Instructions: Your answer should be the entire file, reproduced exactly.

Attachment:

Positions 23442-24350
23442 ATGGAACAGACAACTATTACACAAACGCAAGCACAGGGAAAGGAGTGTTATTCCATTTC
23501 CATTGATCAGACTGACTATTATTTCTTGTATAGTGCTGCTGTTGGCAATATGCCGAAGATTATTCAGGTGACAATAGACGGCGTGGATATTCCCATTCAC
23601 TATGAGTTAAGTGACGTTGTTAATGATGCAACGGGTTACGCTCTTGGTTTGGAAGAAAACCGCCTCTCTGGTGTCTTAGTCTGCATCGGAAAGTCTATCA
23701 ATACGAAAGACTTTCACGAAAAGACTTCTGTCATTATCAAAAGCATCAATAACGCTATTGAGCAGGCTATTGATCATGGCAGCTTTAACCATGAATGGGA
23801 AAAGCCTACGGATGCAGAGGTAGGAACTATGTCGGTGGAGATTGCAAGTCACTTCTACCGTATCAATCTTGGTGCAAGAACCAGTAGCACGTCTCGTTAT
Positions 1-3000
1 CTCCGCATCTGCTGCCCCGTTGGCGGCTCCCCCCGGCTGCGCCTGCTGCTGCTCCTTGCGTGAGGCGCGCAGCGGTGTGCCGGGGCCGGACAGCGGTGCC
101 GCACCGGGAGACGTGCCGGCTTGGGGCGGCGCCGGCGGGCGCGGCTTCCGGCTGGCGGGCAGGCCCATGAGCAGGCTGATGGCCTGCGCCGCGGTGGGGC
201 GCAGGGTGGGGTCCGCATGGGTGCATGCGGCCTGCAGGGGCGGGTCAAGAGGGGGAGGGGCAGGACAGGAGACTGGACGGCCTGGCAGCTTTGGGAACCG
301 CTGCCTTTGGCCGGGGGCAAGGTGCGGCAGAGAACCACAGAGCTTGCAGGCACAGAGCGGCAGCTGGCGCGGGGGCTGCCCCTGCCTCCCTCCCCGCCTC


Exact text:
Positions 23442-24350
23442 ATGGAACAGACAACTATTACACAAACGCAAGCACAGGGAAAGGAGTGTTATTCCATTTC
23501 CATTGATCAGACTGACTATTATTTCTTGTATAGTGCTGCTGTTGGCAATATGCCGAAGATTATTCAGGTGACAATAGACGGCGTGGATATTCCCATTCAC
23601 TATGAGTTAAGTGACGTTGTTAATGATGCAACGGGTTACGCTCTTGGTTTGGAAGAAAACCGCCTCTCTGGTGTCTTAGTCTGCATCGGAAAGTCTATCA
23701 ATACGAAAGACTTTCACGAAAAGACTTCTGTCATTATCAAAAGCATCAATAACGCTATTGAGCAGGCTATTGATCATGGCAGCTTTAACCATGAATGGGA
23801 AAAGCCTACGGATGCAGAGGTAGGAACTATGTCGGTGGAGATTGCAAGTCACTTCTACCGTATCAATCTTGGTGCAAGAACCAGTAGCACGTCTCGTTAT
Positions 1-3000
1 CTCCGCATCTGCTGCCCCGTTGGCGGCTCCCCCCGGCTGCGCCTGCTGCTGCTCCTTGCGTGAGGCGCGCAGCGGTGTGCCGGGGCCGGACAGCGGTGCC
101 GCACCGGGAGACGTGCCGGCTTGGGGCGGCGCCGGCGGGCGCGGCTTCCGGCTGGCGGGCAGGCCCATGAGCAGGCTGATGGCCTGCGCCGCGGTGGGGC
201 GCAGGGTGGGGTCCGCATGGGTGCATGCGGCCTGCAGGGGCGGGTCAAGAGGGGGAGGGGCAGGACAGGAGACTGGACGGCCTGGCAGCTTTGGGAACCG
301 CTGCCTTTGGCCGGGGGCAAGGTGCGGCAGAGAACCACAGAGCTTGCAGGCACAGAGCGGCAGCTGGCGCGGGGGCTGCCCCTGCCTCCCTCCCCGCCTC